Old School Collaboration & September 16, 2020
There's been a ton going on since my last post. Some highlights on that note:
- I finally have an upgrade for my N900, a Droid4, which is a whole work in progress that deserves its own post.
- I finally got my hands on a Pinebook Pro! Which requires a bit of manual building to get running with Alpine, and signals the renewal of KWS Chronos development, which once again, requires a whole post, probably a series.
- We're pushing for a deployment of salt across all of our businesses at Chenmark, along side a customized Alpine workstation image. Super exciting, but a lot of work.
- And finally, the point of this point, I'm collaborating on fa with my friend Jesse! We'll talk more about that below.
Right so, decentralized collaboration! What does that even mean? Well fa has recently moved from Github to Notabug, and then from Notabug to a self hosted Gitea instance! Why? Well the move from Github to Notabug was prompted by the political turmoil caused by Github's association with ICE. A lot of high profile FOSS projects migrated in a sort of software exodus over this. Fennel moved over to sr.ht for example. That doesn't really suite all of us though, so fa moved over to a self hosted Gitea instance on Jesse's website, you can find it here.
Me? I use Gitlab, and with 30 repos and counting I really am uninclined to migrate to something else. When I try and organize those repos even, all in the same space, I get lost. Plus for me, if someone wants to contribute something, they can use their Gitlab account to make an issue, or a MR. It's super nice and simple for people to contribute. But what happens when you're trying to contribute to another project, you're kind of at their whim insofar as how you collaborate goes.
When I make packages for Alpine, I have to use their Gitlab instance, which is a self hosted isolated version. I have a separate account in their Gitlab space. That enables everything, the same could be said if I wanted to contribute to Fennel I could get a sr.ht account. But I don't REALLY want to do that. I just said I couldn't keep up with my Gitlab repos, why would I want to have tons of different repos in tons of different isolated git instances, it would just get more and more confusing as I tried to do more and more. Maybe that's okay for big persistent projects like Alpine packages where everything being committed is towards a large multi-part project, but even then I have my testing repo inside of my Gitlab space.
Fortunately there is a dead simple solution to all of this, email. Git send-email lets you send patches via email to someone. No clunky JS heavy front-end, no profile on some random git instance. Nope, all you need is an email, and a copy of the repo to contribute. Perfect solution! And the configuration for it is dead simple too. Just adding a [sendemail] block to your .gitconfig will let you throw patches via email where ever you desire!
Once you .gitconfig is setup, all you need to do is make changes in your local repo, and then git send-email --to="firstname.lastname@example.org" HEAD^ (or whatever commit you mean to cherry pick) to send your patches off.
Syncing the repo with the remote upstream is honestly dead simple too. You can simply set the main branch of the remote project to the upstream source, and git fetch/rebase it at whim. Setting that up the first time is a simple set of commands as well:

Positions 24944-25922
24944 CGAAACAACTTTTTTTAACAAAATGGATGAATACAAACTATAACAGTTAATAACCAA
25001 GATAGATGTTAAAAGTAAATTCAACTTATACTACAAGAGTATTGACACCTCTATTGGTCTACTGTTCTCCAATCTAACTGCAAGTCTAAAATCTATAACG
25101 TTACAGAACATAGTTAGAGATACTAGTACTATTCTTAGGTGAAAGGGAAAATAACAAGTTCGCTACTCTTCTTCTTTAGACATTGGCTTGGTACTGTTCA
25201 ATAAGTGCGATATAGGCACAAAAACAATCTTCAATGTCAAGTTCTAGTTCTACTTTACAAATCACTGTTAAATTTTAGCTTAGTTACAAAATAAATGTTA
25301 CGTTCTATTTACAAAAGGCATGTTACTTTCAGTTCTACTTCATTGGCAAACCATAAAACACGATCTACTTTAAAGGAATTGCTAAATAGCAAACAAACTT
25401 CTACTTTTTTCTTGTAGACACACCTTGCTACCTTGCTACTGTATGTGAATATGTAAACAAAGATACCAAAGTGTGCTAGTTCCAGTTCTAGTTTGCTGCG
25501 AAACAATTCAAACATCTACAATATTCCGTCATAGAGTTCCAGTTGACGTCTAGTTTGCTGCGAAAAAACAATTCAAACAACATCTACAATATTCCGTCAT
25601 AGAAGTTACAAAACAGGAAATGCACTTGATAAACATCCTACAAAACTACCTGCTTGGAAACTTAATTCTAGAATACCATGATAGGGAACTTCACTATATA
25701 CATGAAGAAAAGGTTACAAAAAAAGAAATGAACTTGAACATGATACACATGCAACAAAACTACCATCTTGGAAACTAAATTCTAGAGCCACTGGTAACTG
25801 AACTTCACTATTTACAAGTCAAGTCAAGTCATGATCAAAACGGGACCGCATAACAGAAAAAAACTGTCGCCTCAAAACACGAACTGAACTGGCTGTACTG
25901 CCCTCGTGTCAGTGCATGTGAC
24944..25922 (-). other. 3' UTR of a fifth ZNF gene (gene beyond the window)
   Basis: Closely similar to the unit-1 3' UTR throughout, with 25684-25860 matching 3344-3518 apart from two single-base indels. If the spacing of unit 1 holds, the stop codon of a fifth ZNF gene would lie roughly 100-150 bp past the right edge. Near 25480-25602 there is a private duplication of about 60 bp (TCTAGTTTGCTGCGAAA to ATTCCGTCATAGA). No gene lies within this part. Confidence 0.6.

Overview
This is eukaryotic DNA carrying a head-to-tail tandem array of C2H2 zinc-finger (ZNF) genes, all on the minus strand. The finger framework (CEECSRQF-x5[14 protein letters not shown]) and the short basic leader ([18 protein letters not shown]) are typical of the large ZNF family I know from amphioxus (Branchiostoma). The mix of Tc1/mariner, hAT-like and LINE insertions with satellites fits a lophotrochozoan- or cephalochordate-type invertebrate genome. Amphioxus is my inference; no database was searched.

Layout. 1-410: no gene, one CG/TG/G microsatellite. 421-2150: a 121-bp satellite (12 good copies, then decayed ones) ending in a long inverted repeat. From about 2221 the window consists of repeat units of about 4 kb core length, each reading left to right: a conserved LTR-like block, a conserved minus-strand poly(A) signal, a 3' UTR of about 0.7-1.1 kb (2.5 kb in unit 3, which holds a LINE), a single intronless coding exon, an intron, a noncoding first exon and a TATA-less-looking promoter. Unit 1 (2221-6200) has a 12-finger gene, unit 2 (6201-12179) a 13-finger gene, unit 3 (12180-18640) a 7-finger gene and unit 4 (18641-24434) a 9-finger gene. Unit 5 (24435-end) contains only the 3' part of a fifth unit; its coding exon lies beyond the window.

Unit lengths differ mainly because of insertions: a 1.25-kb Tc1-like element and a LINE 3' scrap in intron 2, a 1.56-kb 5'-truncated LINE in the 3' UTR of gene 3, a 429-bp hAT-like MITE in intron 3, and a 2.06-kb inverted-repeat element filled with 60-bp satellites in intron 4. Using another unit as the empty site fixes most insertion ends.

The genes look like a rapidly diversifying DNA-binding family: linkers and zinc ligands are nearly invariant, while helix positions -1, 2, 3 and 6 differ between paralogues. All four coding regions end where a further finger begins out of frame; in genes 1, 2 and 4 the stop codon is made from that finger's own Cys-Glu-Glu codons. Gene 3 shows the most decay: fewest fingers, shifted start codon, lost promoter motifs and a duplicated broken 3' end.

Once you have the upstream set, and you git send-email settings enabled you can push patches via email and follow the remote repo's progress to see when the patches get merged. And once they have been a quick git fetch && rebase will sync your copy of the repo.
Dead simple, and something you could do from any system regardless of how resource deprived it is. My N900 can't handle the interface for Gitlab at all, and it can be annoying to navigate sr.ht via lynx at time, but if you only need access to email to send patches, and you already happen to be okay using CLI systems like git, or mutt, then this will fit in super well with your workflow. It works out excellently for Jesse and I! It's a tried and true method, even if all you can provide someone is a read-only https clone git instance, you can still collaborate with them. Even if they're on a different git instance, or if Github, Gitlab, sr.ht, Sourceforge, and all the rest disappear tomorrow, you can still spin up a Gitea instance, or cgit, or hell provide source repos in tarballs on a web server. As long as people can pull down the source code to a local repo, they can collaborate and send changes upstream!
That all might be over active worry. Gitlab and Github are likely not going anywhere anytime soon, but I personally don't want to scramble to figure out how to deal with these kinds of things when they do disappear. At the end of the day if I control the hosting, then I can continue to build and provide that source to people. If they have some modicum to contribute, as long as documentation exists that they can delve into and determine how to do so, I have to hope that they will in fact do so.
"Very little indeed is needed to live a happy life." - Aurelius
- This Distro is Not For You
- Low Spec Computers
- MikroTik Maplite Magic
- Lisp, Make, & Esper
- Building Blocks
- Decentralized Collaboration
- Mobile Workflow: Part 2
- Striving Towards Happiness
- Building an Alpine NAS
- Did I Make Enough Static?
- Macros in Fennel
- Emulating aarch64
- Fennel Confusion
- toAPK -v template
- Mobile Workflow
- Tying up loose ends
- toAPK chez-scheme
- OpenRC & Open Source
- My Docker Workflow
- Over-Engineering a Blog: Part 2
- Over-Engineering a Blog: Part 1
- About Lambda Create